UrbanMysticDee: I agree completely with the first point (although marketing certain things is still more difficult than others and not always worth the trouble). The second, I don't yet know what I want to do.
neko-axe: I'm aware that a lot of people have real names that are difficult to spell/remember, and that's why people get pen names. Some people do use their difficult real names, and the result is that big fans of their work go through the trouble of memorizing them, while casual fans... uh, go to the store and then trip up on the name so much that it's useless (true story). My real name is a disaster in that no one can spell if they need to (it causes a lot of headaches when I need to get some documents made, apply for insurance, etc), haha. It's pretty recognizable once you see it a second time, but recreating it from scratch is a fool's errand.
"eishiya" as a combination of letters is marketable, and the problem of people having a hard time spelling it if they only hear it can theoretically be solved by handing out business cards (which is what I used to do). In practice, however, I don't think most people know where those business cards are by the time they remember about an artist and want to look them up, haha. It's times like those that a simple name like "Jason Chan" is really helpful.
But even if I find a way to drill it into people's heads, there's still the problem that the name isn't me, it's just one part of what I do. And that's something I'll address at the bottom of this post, scroll to the *****. But first:
Erdgeist: I'm glad you found success with your name switch :D I only ever knew you as Erdgeist, I think. If not, then your name switch was just that effective, haha.
I think for me, a switch would actually be much easier because I've been gone from the online art world for a while, and never, as an artist, had much of a fan base to begin with. Starting from scratch wouldn't be much different from notifying everyone and their mum by hand.
I couldn't change my username everywhere, but changing it where it matters (art sites) shouldn't be too difficult for the reason above. Getting a new account and linking to it from the old one for a while before closing it doesn't seem that difficult. On one site I use, I would never be able to go back to "eishiya" if I wanted to, but eh :/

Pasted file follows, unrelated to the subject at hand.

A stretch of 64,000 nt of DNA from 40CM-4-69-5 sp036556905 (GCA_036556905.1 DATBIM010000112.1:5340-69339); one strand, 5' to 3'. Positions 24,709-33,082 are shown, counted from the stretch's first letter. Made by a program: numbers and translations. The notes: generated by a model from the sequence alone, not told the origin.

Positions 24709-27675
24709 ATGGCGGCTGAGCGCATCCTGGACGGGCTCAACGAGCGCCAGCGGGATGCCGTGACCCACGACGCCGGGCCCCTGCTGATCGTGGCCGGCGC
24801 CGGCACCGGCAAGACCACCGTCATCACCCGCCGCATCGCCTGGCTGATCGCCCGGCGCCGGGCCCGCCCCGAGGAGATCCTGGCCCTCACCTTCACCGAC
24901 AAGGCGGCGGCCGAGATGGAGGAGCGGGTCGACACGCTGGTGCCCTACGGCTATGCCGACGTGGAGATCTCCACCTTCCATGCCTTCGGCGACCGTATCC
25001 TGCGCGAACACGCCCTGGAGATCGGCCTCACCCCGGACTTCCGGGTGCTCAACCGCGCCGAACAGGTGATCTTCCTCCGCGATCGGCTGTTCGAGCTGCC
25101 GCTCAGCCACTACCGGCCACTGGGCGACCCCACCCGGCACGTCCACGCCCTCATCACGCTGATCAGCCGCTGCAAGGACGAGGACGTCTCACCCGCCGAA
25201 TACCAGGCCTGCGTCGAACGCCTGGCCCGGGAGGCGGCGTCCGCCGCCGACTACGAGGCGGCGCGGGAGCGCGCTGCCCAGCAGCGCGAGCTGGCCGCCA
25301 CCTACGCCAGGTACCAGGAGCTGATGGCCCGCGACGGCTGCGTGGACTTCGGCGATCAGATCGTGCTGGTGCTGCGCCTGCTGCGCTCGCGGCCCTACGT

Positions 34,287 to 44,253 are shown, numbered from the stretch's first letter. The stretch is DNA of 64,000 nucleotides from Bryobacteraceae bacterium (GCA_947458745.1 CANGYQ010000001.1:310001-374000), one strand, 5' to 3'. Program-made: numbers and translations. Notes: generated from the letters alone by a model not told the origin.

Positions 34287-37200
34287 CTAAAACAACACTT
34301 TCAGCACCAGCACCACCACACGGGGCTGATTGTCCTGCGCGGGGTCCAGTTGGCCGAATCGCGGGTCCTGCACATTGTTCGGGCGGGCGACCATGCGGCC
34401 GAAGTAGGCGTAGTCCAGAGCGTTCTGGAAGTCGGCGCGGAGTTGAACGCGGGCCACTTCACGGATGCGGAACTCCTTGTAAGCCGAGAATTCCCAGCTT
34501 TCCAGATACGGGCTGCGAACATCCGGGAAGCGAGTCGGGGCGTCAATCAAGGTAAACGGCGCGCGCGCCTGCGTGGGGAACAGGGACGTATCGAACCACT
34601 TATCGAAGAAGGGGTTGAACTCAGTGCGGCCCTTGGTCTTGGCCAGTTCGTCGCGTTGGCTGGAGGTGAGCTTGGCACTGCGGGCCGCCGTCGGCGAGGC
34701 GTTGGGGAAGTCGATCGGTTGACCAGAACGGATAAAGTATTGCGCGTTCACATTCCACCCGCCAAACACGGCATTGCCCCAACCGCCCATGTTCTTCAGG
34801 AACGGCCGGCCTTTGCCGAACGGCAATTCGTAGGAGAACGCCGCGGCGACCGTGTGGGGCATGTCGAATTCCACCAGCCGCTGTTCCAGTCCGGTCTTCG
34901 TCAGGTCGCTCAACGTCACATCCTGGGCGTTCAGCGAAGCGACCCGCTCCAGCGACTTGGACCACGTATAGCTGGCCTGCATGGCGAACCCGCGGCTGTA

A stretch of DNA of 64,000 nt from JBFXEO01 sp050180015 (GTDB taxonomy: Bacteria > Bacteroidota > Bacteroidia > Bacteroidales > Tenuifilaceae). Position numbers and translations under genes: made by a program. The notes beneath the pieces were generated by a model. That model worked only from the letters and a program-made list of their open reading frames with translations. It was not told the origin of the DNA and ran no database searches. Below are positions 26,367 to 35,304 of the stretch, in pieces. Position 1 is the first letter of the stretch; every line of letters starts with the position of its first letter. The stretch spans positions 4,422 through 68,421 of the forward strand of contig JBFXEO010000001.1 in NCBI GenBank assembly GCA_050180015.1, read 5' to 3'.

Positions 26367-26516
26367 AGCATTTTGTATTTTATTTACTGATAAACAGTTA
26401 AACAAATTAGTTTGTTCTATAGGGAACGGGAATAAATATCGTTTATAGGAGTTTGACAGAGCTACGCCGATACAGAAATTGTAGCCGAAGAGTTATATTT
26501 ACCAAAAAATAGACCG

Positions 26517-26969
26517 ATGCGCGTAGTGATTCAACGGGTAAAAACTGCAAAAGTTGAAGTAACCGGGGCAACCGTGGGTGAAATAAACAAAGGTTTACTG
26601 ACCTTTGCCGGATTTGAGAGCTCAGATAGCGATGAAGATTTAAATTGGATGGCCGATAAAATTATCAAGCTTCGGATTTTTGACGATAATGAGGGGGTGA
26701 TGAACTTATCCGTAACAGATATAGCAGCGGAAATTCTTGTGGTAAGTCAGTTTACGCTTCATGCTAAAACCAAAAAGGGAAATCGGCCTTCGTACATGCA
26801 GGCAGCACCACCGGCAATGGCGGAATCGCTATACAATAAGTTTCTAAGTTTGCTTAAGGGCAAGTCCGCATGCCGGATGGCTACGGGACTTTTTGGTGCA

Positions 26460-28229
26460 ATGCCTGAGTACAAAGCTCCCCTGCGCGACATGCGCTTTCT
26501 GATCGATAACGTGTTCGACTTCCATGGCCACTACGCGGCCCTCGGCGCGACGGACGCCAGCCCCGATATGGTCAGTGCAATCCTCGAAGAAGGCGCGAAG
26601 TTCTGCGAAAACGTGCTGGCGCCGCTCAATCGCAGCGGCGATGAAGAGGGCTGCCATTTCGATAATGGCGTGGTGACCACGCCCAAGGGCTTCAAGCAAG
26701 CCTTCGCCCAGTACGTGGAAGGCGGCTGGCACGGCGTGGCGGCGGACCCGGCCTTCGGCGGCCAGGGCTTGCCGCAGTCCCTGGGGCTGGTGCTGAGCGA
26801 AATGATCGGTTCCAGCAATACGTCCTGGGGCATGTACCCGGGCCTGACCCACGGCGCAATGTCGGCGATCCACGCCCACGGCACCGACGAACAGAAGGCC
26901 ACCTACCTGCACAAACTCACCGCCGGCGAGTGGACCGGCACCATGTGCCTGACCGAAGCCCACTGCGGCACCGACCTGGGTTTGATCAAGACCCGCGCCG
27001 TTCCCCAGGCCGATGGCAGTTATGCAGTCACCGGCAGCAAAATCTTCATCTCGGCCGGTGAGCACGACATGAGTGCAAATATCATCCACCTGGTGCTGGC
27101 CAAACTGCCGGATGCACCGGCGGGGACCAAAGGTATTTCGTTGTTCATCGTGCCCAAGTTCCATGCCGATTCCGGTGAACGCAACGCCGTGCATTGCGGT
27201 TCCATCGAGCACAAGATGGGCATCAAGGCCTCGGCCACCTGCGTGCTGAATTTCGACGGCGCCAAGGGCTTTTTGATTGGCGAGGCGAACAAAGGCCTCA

I don't have an alternate username yet. "Lana" is what most people (and by "people" I mean anyone who actually interacts with me, fan or friend) know me as, but using that would be Google Suicide. But it's also the only name I feel comfortable using to name myself. And the reason is the same one I wanted to tell neko-axe:
I don't feel like I really have a personal identity as an artist. I don't mean that in the "recognizable style" way. People do seem to recognize my work, my characters, my style, etc. That's not what I'm talking about. What I mean is that I have only my work. I have my comics with their respective worlds and the occasional random illustration. That's it. There is no auteur named Lana or anything like that. I want to market my work. That's why I made "eishiya" my username back then - at the time, that was the work I wanted to share. It's the same as how the artist of Paradox has the username ParadoxComic here on SJ.
Unfortunately, to get my work out there, I have to make accounts everywhere for my person, and these accounts become an online artist identity, something I never really wanted. I am not Eishiya, I am not Union City, I am not that-one-cute-zombie-comic-I-have-no-time-to-make. If I could be invisible, a disembodied voice occasionally offering commentary, I would be. But I can't. I have to have a name/username everywhere, I can't just be (art sample) [Artist of (comics)]. No, I'm (avatar) (username) and that's just how it is.
There is not a single username out there that I would want, I think. And that's the real core problem. The fact that my current username is the name of just one thing from my body of work just agitates the problem.